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Landmark Libya peace conference begins in Berlin


World leaders gathered in Berlin on Sunday to discuss ways to achieve a lasting cease-fire and a political solution to the longstanding Libyan conflict.

German Chancellor Angela Merkel and UN Secretary-General Antonio Guterres, co-hosts of the Berlin conference on Libya, greeted their guests at the door of the Federal Chancellery.

Leaders attending the conference include Turkish President Recep Tayyip Erdogan, Russian President Vladimir Putin, French President Emmanuel Macron, British Prime Minister Boris Johnson, and Italian Prime Minister Giuseppe Conte.

Ahead of the conference, Erdogan had a bilateral meeting with Libya’s internationally recognized Prime Minister Fayez al-Sarraj, who urged the international community to assume more responsibility to stop the military offensive of warlord Khalifa Haftar.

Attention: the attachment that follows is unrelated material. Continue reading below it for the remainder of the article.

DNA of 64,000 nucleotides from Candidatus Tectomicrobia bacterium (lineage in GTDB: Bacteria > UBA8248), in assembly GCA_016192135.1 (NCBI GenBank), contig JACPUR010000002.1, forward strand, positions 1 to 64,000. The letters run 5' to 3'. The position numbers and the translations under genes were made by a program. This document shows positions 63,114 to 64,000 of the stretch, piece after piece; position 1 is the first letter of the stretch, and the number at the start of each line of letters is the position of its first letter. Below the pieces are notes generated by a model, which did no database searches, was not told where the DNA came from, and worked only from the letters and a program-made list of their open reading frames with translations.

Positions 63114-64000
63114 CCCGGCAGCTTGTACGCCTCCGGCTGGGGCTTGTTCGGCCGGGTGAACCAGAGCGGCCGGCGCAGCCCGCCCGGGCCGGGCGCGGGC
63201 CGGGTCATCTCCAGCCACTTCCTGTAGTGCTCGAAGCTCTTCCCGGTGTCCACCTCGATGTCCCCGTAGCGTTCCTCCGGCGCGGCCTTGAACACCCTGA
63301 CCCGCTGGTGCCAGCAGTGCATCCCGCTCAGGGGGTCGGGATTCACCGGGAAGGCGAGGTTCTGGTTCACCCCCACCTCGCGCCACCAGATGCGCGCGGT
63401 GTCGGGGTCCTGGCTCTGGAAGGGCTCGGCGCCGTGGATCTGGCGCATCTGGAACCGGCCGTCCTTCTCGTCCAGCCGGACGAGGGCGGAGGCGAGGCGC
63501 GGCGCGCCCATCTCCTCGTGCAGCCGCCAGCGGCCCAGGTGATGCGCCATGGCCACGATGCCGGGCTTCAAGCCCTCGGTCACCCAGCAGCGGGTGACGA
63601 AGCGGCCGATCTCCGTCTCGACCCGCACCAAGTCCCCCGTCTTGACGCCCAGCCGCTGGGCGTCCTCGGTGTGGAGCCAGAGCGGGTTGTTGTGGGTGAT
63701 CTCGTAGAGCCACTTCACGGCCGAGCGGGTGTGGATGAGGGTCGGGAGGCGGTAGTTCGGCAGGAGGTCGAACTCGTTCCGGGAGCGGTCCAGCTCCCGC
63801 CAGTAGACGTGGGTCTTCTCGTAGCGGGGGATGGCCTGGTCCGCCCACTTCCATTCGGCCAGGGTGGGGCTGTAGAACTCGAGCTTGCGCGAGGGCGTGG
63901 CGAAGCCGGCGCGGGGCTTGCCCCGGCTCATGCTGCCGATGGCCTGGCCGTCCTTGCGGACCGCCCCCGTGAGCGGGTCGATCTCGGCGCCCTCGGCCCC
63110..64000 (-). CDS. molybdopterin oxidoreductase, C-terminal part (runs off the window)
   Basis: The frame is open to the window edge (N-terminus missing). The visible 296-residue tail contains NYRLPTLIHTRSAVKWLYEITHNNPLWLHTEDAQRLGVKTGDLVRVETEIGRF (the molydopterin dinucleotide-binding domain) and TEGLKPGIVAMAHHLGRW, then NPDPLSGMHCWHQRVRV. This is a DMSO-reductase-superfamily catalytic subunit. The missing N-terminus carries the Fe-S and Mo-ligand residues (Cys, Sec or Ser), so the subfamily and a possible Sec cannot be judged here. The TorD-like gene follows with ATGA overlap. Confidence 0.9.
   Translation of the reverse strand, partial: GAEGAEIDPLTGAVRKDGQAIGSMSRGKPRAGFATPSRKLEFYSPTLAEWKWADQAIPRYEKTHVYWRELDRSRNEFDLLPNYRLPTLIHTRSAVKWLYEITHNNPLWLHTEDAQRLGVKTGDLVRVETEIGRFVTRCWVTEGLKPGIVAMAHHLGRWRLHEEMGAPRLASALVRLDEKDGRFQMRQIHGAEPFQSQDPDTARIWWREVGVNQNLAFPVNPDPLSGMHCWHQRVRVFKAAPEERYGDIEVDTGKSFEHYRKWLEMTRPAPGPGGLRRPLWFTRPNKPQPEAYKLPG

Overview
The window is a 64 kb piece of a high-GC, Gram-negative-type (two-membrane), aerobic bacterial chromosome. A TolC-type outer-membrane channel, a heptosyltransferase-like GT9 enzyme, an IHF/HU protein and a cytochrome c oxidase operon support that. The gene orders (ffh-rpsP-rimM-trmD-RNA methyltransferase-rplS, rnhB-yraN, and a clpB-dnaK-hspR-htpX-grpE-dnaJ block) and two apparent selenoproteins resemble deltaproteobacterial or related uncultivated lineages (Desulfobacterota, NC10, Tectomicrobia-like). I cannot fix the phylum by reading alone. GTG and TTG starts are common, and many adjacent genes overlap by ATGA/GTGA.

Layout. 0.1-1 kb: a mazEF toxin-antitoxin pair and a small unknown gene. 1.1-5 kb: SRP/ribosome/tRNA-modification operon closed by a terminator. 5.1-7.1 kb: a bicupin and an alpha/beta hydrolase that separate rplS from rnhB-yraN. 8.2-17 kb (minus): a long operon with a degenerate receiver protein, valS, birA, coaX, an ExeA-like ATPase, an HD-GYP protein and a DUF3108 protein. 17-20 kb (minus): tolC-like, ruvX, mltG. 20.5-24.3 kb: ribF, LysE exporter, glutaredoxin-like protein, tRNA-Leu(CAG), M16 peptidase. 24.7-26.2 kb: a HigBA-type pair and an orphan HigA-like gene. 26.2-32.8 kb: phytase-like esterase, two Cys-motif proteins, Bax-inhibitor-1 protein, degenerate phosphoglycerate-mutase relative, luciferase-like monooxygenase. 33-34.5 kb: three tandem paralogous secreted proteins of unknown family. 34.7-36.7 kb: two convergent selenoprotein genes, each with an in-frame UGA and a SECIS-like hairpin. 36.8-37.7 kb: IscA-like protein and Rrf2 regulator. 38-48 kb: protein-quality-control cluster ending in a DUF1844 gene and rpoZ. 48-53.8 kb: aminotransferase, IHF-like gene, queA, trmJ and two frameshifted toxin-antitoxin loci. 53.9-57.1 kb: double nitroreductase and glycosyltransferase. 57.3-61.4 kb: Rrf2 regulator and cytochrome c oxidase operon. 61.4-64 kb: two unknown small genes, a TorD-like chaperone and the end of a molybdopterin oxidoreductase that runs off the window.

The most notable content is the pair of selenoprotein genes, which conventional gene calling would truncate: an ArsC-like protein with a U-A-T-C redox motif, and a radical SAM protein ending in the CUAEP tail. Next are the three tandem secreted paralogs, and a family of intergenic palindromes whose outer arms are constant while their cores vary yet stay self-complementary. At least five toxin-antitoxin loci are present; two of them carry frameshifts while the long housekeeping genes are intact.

Since the ouster of late ruler Muammar Gaddafi in 2011, two seats of power have emerged in Libya: one in eastern Libya supported mainly by Egypt and the UAE, and the other in Tripoli, which enjoys UN and international recognition.

Egyptian President Abdel Fattah al-Sisi, one of Haftar’s main supporters, is also attending the conference. The United Arab Emirates (UAE), another backer of Haftar’s forces, sent Foreign Minister Sheikh Abdullah bin Zayed bin Sultan Al Nahyan for the meeting.

Libya’s internationally recognized government in Tripoli has been under attack by Haftar since last April, and fighting over the last nine months has killed more than 1,000 people.

On Jan. 12, the warring sides of the Libyan conflict announced a cease-fire in response to a joint call by Turkish and Russian leaders.

But last Monday talks for a permanent cease-fire deal ended without an agreement after Haftar left Moscow without signing the deal.

Both Prime Minister al-Sarraj and Haftar have arrived in Berlin for the conference at Germany’s invitation.

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